negative

Negative in 40-50% of cases; in affected skin detection of IgG, IgM, IgA, C1 and C3 (= positive lupus band test), unaffected skin negative.

Manifestation

Mainly in young adulthood, age peak 30 - 40 LJ; less often in children.

Particularly in young adulthood, ratio of women to men 2:1.

Especially in male adults < 50 years.

Mainly middle-aged adults, more often among women.

Localization

Areas exposed to light: face preferred; also neck, décolleté, arms, shoulders.

Mainly middle of chest and/or back, more rarely also upper abdomen, elbows and face.

Areas exposed to light: Mainly face (forehead, cheeks), neck, throat.

Areas exposed to light: face, with the centre of the face rather recessed, upper thorax, arms.

Clinic

Sharply defined, disseminated, 5 mm to 3-5 cm large, red, usually not (!) hypersensitive papules and plaques with smooth, shiny, non-scalying surface, which heal without scarring. Pronounced photosensitivity (anamnestically in about 50% of cases, after photo provocation in > 70% of cases)

Reticular to planar, sharply defined, irregularly configured, light red, rarely brownish, possibly slightly urticarial erythema and papules. Occasional itching. About 30% of patients exacerbate after sun exposure.

Mostly several, often symmetrically localized, initially small papules, sharply defined, reddish or brownish-red, pad-like raised, coarse, occasionally circulatory infiltrates without epidermal involvement. No mutilations.

Sharply defined, coin-sized, scaly, infiltrated erythema. Centrally firmly adherent scales with pointed conical horny cones located in the follicle openings on the underside (wallpaper nail phenomenon, drawing nail phenomenon). Centrally beginning, atrophic regression with atrophy of the horn support and the follicle ostia, depigmentation or hyperpigmentation, telangiectasia, rarely also mutilation. Minor visceral infestation is possible, including polyarthritis, serositis, rarely renal or cerebrovascular diseases.


Test site

Shoulder and upper back

Test Fields

5 x 8 cm

Radiation sources

UV-A: Metal halide lamps (340-400 nm)

UV-B: Fluorescent lamp (Philips TL 12, 285-350 nm)

Radiation doses

UV-A: 3-4 x 60-100 J/cm2

UV-B: 3-4 x 1.5 times MED

Reading

24, 28, 72 hours and 1, 2, 3 weeks after radiation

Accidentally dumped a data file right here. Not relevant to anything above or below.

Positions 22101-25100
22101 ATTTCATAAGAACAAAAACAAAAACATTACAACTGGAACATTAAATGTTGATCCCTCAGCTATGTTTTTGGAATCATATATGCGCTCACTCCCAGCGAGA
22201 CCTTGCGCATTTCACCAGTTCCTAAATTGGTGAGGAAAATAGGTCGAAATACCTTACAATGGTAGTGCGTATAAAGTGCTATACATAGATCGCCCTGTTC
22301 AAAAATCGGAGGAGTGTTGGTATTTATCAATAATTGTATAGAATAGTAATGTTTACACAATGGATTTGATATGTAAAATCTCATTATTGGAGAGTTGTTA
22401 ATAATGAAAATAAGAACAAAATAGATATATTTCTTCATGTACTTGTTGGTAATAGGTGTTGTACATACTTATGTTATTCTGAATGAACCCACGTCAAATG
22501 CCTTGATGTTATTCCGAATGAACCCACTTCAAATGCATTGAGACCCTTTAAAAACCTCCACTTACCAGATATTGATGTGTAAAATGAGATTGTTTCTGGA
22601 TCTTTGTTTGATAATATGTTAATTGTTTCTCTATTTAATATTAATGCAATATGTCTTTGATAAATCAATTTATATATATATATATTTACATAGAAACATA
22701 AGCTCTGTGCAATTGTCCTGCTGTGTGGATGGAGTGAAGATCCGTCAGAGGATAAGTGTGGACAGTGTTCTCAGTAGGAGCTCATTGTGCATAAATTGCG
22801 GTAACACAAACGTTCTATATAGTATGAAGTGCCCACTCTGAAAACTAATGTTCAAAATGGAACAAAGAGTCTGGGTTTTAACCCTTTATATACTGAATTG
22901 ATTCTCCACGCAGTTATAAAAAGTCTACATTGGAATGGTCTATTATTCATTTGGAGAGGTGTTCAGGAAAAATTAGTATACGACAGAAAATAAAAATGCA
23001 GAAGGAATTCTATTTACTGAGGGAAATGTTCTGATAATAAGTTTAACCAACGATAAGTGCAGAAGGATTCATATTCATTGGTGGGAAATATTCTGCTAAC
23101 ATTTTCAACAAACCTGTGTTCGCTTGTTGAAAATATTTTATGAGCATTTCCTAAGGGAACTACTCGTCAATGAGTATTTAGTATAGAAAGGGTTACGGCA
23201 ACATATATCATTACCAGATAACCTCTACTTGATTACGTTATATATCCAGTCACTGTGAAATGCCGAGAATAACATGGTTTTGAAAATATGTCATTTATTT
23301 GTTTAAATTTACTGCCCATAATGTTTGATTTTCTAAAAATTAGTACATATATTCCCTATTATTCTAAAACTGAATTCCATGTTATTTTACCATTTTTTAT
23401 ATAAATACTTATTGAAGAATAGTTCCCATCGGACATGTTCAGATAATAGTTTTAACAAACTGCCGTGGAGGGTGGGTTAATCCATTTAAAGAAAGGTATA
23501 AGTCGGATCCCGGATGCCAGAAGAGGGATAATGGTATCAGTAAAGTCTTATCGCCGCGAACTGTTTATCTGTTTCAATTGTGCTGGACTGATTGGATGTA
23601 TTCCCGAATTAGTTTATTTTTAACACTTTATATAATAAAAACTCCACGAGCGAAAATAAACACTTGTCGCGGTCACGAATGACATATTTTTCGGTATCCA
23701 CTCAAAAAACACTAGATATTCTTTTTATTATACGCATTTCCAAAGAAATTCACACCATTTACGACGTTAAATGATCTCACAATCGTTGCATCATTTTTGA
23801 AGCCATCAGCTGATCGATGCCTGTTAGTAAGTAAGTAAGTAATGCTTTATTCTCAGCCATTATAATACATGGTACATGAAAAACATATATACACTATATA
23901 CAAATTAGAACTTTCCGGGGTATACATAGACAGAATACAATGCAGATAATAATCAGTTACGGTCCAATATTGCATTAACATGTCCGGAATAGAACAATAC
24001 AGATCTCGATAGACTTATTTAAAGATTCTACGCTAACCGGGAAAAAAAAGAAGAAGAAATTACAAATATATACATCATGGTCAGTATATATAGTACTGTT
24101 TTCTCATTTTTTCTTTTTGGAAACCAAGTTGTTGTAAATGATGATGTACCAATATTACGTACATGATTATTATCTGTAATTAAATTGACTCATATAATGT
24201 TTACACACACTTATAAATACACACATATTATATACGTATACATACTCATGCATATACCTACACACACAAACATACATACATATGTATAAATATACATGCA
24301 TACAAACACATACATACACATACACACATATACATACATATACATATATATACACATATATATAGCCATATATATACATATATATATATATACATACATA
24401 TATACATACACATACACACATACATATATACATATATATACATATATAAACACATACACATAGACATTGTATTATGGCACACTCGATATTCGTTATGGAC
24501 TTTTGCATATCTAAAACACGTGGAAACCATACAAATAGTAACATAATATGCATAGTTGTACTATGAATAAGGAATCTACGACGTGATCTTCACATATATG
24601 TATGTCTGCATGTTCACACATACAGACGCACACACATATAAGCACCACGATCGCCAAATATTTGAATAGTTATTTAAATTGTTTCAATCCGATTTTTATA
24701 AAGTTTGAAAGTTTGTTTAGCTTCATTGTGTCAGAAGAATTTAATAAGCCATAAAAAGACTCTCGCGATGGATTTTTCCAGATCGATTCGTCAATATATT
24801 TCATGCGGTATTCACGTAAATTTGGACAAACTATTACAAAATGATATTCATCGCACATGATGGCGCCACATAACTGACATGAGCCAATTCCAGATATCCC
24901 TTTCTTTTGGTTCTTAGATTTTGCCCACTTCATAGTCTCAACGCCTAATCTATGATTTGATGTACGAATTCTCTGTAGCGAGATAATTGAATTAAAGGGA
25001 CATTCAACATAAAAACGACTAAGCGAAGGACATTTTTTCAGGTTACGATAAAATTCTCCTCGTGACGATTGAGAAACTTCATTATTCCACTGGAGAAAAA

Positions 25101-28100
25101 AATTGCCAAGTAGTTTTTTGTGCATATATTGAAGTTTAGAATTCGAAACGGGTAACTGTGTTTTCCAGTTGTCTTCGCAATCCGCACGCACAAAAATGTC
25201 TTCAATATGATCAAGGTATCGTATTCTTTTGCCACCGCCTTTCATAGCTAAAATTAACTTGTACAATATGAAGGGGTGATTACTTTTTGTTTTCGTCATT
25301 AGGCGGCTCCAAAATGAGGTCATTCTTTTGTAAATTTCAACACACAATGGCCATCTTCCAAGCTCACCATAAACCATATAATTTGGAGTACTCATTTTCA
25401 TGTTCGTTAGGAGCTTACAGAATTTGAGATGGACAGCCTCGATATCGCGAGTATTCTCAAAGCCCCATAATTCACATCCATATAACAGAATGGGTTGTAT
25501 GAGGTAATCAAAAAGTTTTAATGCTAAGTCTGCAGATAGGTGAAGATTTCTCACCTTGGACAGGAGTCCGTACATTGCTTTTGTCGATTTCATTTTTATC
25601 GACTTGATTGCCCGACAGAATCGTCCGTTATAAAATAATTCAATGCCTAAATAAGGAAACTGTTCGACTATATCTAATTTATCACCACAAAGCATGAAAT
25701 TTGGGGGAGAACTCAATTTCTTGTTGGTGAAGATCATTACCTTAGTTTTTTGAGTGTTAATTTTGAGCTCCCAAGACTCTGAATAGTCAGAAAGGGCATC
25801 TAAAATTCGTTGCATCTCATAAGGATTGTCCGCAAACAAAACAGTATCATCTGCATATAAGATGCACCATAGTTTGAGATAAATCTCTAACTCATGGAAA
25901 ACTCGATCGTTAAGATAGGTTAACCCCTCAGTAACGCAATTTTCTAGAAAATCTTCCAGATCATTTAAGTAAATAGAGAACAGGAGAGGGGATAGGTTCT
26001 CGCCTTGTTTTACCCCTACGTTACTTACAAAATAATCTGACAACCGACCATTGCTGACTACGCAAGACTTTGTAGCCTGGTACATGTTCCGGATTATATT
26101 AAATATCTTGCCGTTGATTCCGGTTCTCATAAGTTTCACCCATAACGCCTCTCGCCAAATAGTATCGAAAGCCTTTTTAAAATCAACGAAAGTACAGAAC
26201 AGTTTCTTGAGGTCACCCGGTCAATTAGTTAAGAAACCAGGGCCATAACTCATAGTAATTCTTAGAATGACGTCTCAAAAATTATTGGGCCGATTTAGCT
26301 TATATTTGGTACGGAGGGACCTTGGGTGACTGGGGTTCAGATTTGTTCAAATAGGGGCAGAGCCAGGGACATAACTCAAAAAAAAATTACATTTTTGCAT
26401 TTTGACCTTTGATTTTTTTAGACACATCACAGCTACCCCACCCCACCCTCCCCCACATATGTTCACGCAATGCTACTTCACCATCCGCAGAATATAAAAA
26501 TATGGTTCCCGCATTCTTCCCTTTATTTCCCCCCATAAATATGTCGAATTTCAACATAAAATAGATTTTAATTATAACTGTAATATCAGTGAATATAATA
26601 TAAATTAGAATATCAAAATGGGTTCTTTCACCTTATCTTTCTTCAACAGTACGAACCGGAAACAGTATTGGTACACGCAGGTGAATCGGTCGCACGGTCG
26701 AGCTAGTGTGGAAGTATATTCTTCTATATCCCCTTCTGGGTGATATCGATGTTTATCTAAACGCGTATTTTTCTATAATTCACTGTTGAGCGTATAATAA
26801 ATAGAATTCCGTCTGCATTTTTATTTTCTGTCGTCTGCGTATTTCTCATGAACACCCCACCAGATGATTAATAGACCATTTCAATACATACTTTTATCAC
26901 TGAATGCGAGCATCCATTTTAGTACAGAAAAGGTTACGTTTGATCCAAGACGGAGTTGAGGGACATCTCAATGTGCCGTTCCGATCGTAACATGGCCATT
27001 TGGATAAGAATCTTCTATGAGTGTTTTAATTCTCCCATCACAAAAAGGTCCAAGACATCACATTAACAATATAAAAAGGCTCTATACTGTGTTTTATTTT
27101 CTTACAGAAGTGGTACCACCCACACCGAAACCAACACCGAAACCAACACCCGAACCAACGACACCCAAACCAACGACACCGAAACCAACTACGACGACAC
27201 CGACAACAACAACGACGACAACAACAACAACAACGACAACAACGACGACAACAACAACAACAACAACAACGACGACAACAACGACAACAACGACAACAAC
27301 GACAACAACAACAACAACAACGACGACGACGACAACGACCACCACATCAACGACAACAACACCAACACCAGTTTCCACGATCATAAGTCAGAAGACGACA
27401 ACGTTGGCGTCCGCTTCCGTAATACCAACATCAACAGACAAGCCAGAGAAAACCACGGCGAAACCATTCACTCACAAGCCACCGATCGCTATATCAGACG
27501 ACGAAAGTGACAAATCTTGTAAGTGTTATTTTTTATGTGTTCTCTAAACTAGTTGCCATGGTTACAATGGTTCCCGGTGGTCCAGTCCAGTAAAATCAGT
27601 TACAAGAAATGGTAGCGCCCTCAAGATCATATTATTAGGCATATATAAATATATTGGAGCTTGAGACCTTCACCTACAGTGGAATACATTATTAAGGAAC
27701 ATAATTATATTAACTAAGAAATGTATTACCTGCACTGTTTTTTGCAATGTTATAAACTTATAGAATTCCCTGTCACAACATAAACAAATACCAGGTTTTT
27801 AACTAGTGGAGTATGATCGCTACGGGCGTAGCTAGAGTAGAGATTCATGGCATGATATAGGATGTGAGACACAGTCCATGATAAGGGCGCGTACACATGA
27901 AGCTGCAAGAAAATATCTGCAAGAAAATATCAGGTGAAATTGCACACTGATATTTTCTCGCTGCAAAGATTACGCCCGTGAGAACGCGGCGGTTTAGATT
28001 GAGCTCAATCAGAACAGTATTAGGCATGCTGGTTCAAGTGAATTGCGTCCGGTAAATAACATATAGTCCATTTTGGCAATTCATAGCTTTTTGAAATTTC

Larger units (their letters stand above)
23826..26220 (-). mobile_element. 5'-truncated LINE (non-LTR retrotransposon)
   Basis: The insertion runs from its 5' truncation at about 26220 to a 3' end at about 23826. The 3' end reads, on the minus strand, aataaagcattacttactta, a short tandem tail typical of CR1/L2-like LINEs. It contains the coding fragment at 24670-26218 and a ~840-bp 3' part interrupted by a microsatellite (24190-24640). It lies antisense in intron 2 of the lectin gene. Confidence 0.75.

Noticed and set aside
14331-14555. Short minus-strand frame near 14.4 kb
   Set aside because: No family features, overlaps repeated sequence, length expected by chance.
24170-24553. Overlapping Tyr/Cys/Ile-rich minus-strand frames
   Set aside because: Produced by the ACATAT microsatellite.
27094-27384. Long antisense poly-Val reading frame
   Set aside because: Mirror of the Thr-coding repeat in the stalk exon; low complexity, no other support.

Note(s)
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One of the main criteria for lupus erythematosus tumidus is the pronounced photosensitivity, which exists anamnestically in 50% of cases and is detectable in over 70% of patients with a photoprovocation test. Photoprovocation by UVA and/or UVB.

"tumidus" means puffy and denotes voluminous foci of the cutaneous LE.

Literature
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  1. Alexiades-Armenakas MR et al (2003) Tumid lupus erythematosus: criteria for classification with immunohistochemical analysis. Arthritis rheum. 49: 494-500
  2. Böckle BC et al (2015) Smoking is highly associated with discoid lupus erythematosus and lupus erythematosus tumidus: analysis of 405 patients. Lupus 24:669-674
  3. Dekle CL et al (1999) Lupus tumidus. J Am Acad Dermatol 41: 250-253
  4. Gougerot H, Burnier R (1930) Lupus érythémateux 'tumidus Bull Soc Fr Dermatol Syph 37: 1291-1292
  5. Hinz T et al (2013) Lupus tumidus following the lines of Blaschko. Int J Dermatol 52:1615-1617
  6. Hoffmann E (1909) Demonstrations: Isolated lupus erythematodes tumidus of the facial skin. The period 16: 159-160
  7. Kreuter A et al (2009) Lupus erythematosus tumidus. Arch Dermatol 145: 244-248
  8. Kuhn A et al (2003) Histopathologic findings in lupus erythematosus tumidus: review of 80 patients. J Am Acad Dermatol 48: 901-908
  9. Kuhn A et al (2002) Characterization of the inflammatory infiltrate and expression of endothelial cell adhesion molecules in lupus erythematosus tumidus. Arch Dermatol Res 294: 6-13
  10. Kuhn A et al (2002) Upregulation of epidermal surface molecule expression in primary and ultraviolet-induced lesions of lupus erythematosus tumidus. Br J Dermatol 146: 801-809
  11. Kuhn A et al (2000) Lupus erythematosus tumidus--a neglected subset of cutaneous lupus erythematosus: report of 40 cases. Arch Dermatol 136: 1033-1041
  12. Rémy-Leroux V et al (2008) Comparison of histopathologic-clinical characteristics of Jessner's lymphocytic infiltration of the skin and lupus erythematosus tumidus: Multicenter study of 46 cases. J Am Acad Dermatol 58: 217-223
  13. Rodriguez-Caruncho C et al (2015) Lupus erythematosus tumidus: a clinical and histological study of 25 cases. Lupus 24:751-755
  14. Sonntag M et al (2003) Lupus erythematosus tumidus in childhood. Report of 3 patients. Dermatology 207: 188-192
  15. Vieira V et al (2006) Lupus erythematosus tumidus: a series of 26 cases. Int J Dermatol 45: 512-517

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Please ask your physician for a reliable diagnosis. This website is only meant as a reference.

Authors

Last updated on: 29.10.2020